It is arranged so that she can work independently (although it can be used in classroom settings and is available in a digital course as well as a physical course).
My daughter finds it interesting and engaging.
It helps her improve her study skills as she prepares for quizzes and tests.
When I asked my daughter what she likes about Basic Science Mysteries from PAC, she listed:
She can do it on her own, only asking me questions if she needs help.
The fiction sections at the beginning and end of each lesson make her want to keep going to the next lesson.
The life principles at the end of each lesson (most are well-known quotes or sayings, sort of like proverbs, that relate to the subject of the lesson in some way while also giving a life lesson).
She can go at her own pace (or the pace I set for her ).
Another bonus for our family (since we’re often on the go for therapy sessions and specialist appointments) is that this curriculum is so portable. Instead of one large textbook, it is divided into five smaller books that contain the text of the lesson and five smaller books that contain the lesson activities. It is also available as digital files, which are formatted as PDF and can be viewed on tablets, laptops, smartphones, etc. This is perfect for families who aren’t always at home while working on lessons.
The Teacher’s Resource Kit is laid out well, explaining different ways you can use the course and providing the quizzes, tests, answers, and additional information to use as your student works through the coursework.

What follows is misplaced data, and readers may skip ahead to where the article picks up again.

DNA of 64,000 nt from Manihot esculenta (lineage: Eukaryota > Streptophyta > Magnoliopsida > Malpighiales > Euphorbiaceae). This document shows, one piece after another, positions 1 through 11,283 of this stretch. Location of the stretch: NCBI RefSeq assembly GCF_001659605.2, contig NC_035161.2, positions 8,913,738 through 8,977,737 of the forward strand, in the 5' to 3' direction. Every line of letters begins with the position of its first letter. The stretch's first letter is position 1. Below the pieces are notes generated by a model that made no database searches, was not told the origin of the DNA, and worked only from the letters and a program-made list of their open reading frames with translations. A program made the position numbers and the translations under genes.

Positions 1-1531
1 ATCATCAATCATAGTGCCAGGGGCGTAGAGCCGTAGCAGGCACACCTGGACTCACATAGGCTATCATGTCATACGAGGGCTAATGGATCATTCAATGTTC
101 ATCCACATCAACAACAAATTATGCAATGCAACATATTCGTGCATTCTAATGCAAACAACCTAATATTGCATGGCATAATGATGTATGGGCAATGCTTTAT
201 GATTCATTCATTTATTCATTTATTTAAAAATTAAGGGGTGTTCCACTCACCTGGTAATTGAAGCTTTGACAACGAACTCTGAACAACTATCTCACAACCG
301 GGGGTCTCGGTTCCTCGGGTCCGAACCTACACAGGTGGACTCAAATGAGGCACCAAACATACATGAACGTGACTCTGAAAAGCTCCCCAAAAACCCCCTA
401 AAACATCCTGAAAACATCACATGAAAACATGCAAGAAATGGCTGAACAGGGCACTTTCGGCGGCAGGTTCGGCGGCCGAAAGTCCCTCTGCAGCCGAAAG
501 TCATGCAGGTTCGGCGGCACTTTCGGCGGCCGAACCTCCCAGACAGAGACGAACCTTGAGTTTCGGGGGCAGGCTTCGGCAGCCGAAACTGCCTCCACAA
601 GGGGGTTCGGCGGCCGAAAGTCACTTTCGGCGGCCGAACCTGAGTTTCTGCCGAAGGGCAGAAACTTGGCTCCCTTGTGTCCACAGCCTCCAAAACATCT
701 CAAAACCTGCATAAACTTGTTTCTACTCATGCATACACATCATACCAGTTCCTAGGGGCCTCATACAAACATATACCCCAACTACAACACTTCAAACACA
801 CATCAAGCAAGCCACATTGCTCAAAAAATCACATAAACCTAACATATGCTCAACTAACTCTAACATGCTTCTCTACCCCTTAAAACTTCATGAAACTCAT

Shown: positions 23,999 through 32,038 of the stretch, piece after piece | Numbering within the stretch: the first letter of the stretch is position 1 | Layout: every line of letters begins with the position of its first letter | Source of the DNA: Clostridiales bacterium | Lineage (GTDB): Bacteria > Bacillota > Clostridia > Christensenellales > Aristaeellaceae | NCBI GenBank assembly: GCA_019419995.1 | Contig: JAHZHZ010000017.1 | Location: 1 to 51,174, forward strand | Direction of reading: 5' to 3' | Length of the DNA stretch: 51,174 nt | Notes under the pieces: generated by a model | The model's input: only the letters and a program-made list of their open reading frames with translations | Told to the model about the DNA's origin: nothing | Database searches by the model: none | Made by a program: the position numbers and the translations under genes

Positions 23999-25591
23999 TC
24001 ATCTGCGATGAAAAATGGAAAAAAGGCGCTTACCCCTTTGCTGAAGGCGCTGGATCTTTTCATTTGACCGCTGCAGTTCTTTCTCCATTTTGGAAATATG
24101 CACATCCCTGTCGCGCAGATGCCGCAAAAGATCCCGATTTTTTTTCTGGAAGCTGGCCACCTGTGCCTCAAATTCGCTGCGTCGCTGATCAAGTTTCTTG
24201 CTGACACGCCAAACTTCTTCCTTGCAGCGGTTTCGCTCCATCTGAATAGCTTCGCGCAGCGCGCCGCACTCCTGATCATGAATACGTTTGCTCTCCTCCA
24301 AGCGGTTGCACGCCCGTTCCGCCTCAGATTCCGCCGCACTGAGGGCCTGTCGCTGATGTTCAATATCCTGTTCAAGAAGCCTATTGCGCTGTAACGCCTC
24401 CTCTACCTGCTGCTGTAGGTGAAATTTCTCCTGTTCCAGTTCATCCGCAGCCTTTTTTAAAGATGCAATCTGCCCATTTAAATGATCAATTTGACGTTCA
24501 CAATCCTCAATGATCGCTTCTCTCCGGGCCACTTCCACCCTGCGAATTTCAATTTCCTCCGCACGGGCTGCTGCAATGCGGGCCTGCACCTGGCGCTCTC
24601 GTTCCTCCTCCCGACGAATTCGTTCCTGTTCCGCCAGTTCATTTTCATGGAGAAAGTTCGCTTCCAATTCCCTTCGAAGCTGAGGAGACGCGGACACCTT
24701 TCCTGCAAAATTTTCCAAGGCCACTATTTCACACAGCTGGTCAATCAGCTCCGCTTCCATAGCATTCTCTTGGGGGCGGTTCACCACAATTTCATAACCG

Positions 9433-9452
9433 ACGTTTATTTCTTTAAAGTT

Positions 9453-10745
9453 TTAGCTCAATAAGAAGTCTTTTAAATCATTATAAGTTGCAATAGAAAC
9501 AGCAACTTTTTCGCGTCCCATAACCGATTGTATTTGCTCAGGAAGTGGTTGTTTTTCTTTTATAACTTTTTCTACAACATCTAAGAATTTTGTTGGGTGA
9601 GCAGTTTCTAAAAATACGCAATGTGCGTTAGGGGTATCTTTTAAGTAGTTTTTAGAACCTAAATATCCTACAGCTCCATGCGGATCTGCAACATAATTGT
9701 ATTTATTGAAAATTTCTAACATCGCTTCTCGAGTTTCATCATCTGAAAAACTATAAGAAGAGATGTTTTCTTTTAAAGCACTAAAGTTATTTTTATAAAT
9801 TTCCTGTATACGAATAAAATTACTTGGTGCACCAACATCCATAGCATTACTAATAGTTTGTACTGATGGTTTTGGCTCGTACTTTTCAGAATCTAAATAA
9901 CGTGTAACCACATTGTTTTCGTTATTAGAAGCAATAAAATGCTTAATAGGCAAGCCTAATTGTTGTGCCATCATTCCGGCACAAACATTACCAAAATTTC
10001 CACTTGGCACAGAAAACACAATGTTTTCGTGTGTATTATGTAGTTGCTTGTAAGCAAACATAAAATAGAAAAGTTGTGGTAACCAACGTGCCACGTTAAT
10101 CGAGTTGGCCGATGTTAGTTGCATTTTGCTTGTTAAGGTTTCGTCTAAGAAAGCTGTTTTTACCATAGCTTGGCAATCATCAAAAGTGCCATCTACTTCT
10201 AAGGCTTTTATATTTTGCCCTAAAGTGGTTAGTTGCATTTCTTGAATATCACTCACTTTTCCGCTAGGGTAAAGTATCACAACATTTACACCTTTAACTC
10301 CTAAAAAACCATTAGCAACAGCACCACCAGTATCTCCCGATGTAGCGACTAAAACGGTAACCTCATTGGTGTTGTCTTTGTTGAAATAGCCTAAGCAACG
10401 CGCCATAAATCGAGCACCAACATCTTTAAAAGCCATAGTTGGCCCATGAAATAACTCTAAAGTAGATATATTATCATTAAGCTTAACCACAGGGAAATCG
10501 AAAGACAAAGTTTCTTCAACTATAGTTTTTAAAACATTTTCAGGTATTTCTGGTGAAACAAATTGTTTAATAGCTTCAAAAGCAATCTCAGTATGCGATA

I am so impressed with Basic Science Mysteries from Paradigm Accelerated Curriculum that I’m already looking into other courses they offer for now through high school. I’m liking what I see so far.
Getting PAC for Your Homeschool
I also love the prices – the entire Basic Science Mysteries curriculum costs less than $100 (physical products) and less than $40 for the digital products alone! And I love PAC’s heart for people who might struggle to pay for the curriculum.
Paradigm Accelerated Curriculum offers these discounts:
40% off for
homeschool groups (minimum purchase $1000)
20% off for
farmers and ranchers
All you have to do is call Paradigm at 325-649-0976 for a discount code to use during the checkout process if you fit into one of these categories.
Connect with PAC
Have questions or just want to see what Paradigm Accelerated Curriculum is doing? Follow them on:
Spring is nowhere in sight. In fact, we’re watching a winter storm move into our area right now. Summer is even farther away, but we’ve got some spring fever – or something. More days than not, my kids and I are struggling with feeling motivated to sit down and get to work. My younger daughter is struggling with her school work more than usual because of some neurological “glitches” (it will get better, but we don’t know when), and my older daughter is physically tired and wants nothing more than to curl up in bed with a good book, napping when she gets tired. It happens almost every year about this time, and when it hits, homeschooling isn’t fun. What do we do?
4 Tips for Homeschooling When It’s Not Fun
Here are some ideas for getting through the “not fun” times of homeschooling:
Take a break. Sometimes a break is called for, and that’s okay. One of the huge benefits of homeschooling is the flexibility. If you take spring break early, or just a mental health day every once in a while, you can catch up later in the year, on Saturdays, or not at all if you homeschool almost year-round and are already ahead of the game. Sometimes stepping away from it to rest and recharge is exactly what’s needed to return refreshed and with renewed interest.